4 Art Exhibitions in Brooklyn You Can’t Miss

September is a busy monthly in Brooklyn as art exhibitions are going back-to-back. Check the latest 4 Art Exhibitions in Brooklyn you can’t miss.

Disguise: Masks and Global African Art


The exhibit will show the creations of 25 contemporary artists paired with African masks. The purpose of the exhibit is to explore the many ways to shape the connection between society and individuals.
The exhibit will take place at the Brooklyn Museum from September 3 – 18, 2016.

Hot Garbage!


This exhibition showcases the portfolio of two extraordinary artists, Emily Miller and David Henry Nobody Jr. Their aim with Hot Garbage! was to create a connection to the cultural “trash” commonly related to the notion of self-worth in Brooklyn’s streets.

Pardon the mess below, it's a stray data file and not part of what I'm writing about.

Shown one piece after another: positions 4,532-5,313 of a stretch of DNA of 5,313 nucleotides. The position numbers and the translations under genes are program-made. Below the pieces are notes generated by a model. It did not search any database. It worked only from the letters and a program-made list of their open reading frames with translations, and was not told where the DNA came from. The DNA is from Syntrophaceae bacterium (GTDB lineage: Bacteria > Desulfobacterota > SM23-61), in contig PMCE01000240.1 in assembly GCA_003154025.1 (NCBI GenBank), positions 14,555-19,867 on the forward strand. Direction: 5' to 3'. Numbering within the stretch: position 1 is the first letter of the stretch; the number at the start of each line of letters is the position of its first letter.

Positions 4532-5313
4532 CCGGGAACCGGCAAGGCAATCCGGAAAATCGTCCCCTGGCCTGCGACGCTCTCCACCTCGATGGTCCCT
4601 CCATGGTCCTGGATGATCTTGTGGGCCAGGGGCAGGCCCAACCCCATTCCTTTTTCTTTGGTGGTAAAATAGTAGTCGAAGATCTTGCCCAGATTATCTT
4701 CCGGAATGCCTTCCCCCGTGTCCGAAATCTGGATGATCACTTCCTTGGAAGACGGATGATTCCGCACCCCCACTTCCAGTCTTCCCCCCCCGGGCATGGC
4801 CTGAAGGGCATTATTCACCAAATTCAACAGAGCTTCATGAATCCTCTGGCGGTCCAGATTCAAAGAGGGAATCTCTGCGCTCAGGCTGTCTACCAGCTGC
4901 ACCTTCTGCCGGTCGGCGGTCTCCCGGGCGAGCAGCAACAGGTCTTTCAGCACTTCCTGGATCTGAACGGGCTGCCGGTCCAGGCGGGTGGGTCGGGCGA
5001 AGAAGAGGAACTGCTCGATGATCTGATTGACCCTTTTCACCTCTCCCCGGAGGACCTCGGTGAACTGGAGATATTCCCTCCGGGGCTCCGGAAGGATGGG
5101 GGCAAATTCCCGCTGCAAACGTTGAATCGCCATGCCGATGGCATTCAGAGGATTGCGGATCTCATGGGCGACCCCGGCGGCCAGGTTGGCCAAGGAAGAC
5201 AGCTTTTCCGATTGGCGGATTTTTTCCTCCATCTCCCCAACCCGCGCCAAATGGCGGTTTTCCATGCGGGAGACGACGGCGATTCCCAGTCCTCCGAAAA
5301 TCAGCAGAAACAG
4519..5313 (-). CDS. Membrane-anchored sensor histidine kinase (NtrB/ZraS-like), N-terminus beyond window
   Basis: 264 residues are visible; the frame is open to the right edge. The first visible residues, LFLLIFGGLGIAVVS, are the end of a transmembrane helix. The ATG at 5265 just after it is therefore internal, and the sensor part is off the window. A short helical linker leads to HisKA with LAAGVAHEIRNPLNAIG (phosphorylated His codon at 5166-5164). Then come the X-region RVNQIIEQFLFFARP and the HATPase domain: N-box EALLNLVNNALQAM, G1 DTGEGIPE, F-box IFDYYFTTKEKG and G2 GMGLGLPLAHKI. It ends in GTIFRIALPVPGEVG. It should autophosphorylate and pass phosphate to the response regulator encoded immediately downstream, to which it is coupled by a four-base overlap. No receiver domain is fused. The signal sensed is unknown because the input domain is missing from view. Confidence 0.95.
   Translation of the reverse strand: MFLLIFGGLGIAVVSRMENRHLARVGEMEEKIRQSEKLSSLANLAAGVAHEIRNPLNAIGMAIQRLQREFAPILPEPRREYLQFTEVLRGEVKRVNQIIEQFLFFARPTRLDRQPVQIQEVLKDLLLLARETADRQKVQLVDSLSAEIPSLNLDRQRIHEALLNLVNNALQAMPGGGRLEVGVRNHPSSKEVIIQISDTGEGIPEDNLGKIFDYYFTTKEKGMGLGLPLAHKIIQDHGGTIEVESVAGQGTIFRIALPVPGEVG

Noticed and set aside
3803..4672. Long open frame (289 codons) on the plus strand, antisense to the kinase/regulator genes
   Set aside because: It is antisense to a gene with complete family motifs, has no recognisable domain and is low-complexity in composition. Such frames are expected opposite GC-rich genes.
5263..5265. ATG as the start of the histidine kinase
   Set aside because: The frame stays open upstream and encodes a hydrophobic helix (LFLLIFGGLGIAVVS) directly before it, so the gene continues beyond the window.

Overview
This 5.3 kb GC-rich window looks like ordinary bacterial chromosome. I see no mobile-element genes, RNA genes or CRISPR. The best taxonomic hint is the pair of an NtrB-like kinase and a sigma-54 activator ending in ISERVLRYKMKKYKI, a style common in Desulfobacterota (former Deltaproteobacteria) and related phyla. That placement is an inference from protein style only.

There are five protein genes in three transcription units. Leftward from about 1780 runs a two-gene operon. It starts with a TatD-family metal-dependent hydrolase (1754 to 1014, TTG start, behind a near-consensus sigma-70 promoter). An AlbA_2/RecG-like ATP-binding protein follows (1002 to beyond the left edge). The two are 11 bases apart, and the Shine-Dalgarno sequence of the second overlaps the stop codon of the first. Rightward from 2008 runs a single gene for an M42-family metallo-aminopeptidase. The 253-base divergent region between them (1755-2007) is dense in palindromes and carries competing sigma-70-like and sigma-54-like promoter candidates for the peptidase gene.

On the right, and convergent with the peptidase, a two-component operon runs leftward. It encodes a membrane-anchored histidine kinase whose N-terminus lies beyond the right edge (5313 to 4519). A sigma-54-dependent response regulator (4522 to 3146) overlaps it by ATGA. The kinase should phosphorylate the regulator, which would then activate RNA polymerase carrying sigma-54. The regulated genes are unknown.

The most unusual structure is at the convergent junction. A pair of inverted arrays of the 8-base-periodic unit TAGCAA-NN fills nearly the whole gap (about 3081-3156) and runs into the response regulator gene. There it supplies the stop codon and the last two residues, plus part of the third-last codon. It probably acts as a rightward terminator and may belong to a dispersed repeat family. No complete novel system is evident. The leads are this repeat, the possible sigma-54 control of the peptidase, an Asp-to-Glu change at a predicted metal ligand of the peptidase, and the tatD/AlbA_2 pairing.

Whereas Emily is an artist that focuses on working with actual trash and turning it into gorgeous paintings in oil, David Nobody Jr. is more interested in playing around with how “trashy” relates to sexuality. The applied subject itself becomes the punk artist resistance to consumerists they said are assaulted and forced fed.

The rich oil paintings Emily creates are made of discarded Newport packs. Despite the trash, Emily Miller finds interest in the Newport packs as aesthetically beautiful. David is probably the most creative between the two… By creating sculptures of females out of foam, he stands out from your average artist, and pushes the boundaries of art to another level.

The exhibition will be held at the World Money Gallery, starting September 3 – 7, 2016.